-Rav Meir ben Baruch, the Maharam MiRottenberg, teacher of the Rosh, (1215-1293). In 1286, Rudolf of Germany wanted to institute a new tax on the Jews of Germany. The Jews objected to this tax.
The Maharam decided to leave Germany, but on the 4th of Tamuz, he was kidnapped by the Bishop of Bazil and handed over to the Emperor, who held Rav Meir captive in the Tower of Enzisheim in Alsace. Rav Meir composed “Shaali S’-rufa B’esh,” which is included in the kinos of Tisha B’Av. He was niftar in the prison and wasn’t properly buried until 4 Adar in 1307.
-Rav Menachem Mendel of Rimanov (1755-1815). He was introduced to Chasidus at the age of 11 when he met the Maggid of Mezritch. He studied Torah and Chassidus under Reb Shmelke of Nikolsburg, together with two of his friends, the Chozeh of Lublinand the Maggid ofKoznitz.His main teacher, however, was of Reb Elimelech of Lyzensk. Among his disciples were such outstanding Chassidic leaders as Reb Naftali of Ropshitz and Rabbi Tzvi Elimelech of Dinov. His teachings are collected in Menachem Zion, Divrei Menachem, and Be’eros HaMayin.
-Rav Pinchas Twersky of P’shemishel (1943).
-Rav Yaakov Moshe Mordechai Soloveitchik of Lucerne (1915-1995). His father was Rav Yisrael Gershon Soloveitchik, son of Rav Chaim Soloveitchik of Brisk. Soon after his Bar Mitzvah, he traveled to Kamenitz to study under Rav Baruch Ber Leibowitz. He fled Poland to evade the draft, along with Rav Ahron Leib Shteinman, and the two stayed in Switzerland until the end of World War II. After the war, they traveled to Eretz Yisrael and studied at the Lomza Yeshiva in Petach Tikva, where he shared a room with Rav Chaim Kanievsky. He moved to Lugano and then Lucerne to head a Yeshiva and married Rivka Ruchama, daughter of Rav Shmuel Zanvil Neuman.
-Rav Ezra Attia of Syria, Rosh Yeshiva of Porat Yosef, Yerushalayim from 1925 to 1970 (1885-1970). He was born in Aleppo, Syria in 1887, and was named after the prophet Ezra because his mother Leah had had several miscarriages before his birth and gave birth to him after praying at Ezra’s grave in Tedef, Syria. Rav Attia began his studies in Aleppo under Rav Yehuda Aslan Attia (possibly a distant relative), but he soon moved with his family moved to Yerushalayim. After his father died when Rav Attiah was 20, three leading Sephardic sages took upon themselves to support him so he could continue his studies. In 1907, Rav Attia began studying in the new Yeshivat Ohel Moed (which later became Porat Yosef) under Rav Raphael Shlomo Laniado and Rav Yosef Yedid. His studies were interrupted by World War I, and he fled to Egypt to avoid being drafted into the Ottoman Army. While there, he established Yeshivat Keter Torah in Cairo, which continued to exist until 1948. Returning to Eretz Yisrael, Rav Attia was appointed to head Yeshivat Porat Yosef and also to serve on the Sephardic Bet Din. He continued to head Porat Yosef until his death, and among his students were Rav Ovadiah Yosef, Rav Ben Zion Abba Shaul, and leading rabbis of the Syrian communities in the United States and Panama.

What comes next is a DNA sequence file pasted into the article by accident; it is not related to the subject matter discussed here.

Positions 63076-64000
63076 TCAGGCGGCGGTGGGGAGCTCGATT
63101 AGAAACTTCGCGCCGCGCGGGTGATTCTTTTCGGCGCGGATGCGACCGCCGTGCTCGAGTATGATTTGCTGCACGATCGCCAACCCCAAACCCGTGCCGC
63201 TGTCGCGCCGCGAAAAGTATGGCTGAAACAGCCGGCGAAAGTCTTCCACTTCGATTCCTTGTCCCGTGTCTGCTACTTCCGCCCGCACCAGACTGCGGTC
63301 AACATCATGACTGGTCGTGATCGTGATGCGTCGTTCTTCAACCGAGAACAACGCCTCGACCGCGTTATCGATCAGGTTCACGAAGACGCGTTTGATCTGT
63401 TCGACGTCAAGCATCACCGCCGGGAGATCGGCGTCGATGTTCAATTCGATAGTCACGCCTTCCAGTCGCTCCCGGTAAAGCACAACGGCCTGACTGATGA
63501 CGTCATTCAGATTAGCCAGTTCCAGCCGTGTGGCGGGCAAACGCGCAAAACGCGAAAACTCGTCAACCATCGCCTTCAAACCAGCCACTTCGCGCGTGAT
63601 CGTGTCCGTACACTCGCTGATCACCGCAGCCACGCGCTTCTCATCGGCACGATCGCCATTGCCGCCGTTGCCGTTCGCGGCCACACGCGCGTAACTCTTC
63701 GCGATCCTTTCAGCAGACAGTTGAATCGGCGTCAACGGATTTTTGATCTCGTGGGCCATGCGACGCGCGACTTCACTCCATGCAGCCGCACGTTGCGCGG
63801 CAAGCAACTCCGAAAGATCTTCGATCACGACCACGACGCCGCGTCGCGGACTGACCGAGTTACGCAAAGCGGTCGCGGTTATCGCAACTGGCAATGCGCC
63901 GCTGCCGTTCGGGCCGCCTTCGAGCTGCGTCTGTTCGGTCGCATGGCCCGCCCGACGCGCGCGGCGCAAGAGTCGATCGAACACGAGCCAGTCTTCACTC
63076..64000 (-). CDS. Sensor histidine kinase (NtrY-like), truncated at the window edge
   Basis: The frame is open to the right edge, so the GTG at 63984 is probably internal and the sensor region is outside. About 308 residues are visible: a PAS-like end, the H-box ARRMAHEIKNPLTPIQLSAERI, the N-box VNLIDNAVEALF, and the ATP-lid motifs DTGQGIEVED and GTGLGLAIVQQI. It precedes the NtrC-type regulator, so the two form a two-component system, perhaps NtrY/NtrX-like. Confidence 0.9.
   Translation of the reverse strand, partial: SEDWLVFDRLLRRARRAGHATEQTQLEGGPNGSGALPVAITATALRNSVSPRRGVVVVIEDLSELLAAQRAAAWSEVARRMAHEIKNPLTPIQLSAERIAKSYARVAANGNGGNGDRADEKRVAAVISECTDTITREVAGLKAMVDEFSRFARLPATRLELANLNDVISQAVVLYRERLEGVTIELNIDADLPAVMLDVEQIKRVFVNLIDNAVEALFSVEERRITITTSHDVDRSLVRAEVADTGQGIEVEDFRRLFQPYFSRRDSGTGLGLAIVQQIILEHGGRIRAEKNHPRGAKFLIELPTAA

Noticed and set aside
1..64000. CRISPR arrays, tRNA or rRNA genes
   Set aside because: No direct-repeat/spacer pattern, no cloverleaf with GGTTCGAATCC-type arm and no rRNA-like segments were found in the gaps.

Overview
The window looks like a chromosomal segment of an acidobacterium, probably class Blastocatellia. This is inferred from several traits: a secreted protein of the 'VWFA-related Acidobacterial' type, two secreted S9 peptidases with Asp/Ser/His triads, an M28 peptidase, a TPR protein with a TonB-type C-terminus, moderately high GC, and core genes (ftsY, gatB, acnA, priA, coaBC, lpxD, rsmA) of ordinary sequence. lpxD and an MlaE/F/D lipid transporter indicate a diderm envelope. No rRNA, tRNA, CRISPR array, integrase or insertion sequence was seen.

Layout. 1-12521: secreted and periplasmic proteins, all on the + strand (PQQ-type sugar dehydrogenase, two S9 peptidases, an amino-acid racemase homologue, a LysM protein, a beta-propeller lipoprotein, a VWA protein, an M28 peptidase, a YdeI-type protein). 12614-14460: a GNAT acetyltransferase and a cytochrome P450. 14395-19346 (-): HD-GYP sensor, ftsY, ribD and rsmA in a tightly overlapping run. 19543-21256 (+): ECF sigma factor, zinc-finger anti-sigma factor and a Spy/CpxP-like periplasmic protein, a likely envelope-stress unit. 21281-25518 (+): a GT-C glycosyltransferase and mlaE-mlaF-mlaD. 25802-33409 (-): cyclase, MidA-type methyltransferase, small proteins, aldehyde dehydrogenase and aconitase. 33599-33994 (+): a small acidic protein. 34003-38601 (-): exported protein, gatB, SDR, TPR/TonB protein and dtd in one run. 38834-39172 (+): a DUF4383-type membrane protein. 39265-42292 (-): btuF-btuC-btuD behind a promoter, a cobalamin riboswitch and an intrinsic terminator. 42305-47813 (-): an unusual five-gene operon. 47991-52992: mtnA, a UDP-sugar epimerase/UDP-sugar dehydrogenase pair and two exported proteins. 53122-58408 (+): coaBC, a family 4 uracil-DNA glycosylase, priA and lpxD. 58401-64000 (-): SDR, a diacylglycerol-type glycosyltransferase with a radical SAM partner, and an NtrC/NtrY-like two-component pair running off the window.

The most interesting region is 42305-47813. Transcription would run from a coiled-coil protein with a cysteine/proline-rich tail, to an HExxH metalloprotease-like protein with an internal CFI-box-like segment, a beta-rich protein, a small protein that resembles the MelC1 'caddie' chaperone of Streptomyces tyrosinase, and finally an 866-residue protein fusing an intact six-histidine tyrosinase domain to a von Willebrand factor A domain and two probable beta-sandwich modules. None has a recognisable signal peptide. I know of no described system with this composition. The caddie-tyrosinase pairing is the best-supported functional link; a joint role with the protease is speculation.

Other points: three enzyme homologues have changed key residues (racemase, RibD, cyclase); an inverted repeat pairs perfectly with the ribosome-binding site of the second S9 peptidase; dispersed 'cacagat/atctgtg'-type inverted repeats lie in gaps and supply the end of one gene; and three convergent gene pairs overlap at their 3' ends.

-Rav Moshe Kopshitz (1941-2004), great-grandson of Rav Yosef Chaim Sonnenfeld. Rosh yeshiva of Kol Yaakov and Rav of yerushalayim’s Romema neighborhood.
Today in History – 19 Iyar
· Right of citizenship was denied to Jews of the canton of Aargau, Switzerland, 1809. Emancipation was delayed until 1879.
· Joseph Goebbels, Nazi minister of propaganda, committed suicide after ordering the murder of his own six children while serving as Chancellor of Germany for one day following the death of Hitler, 1945
· The Soviet Union announced the fall of Berlin, and the Allies announced the surrender of Nazi troops in Italy and parts of Austria.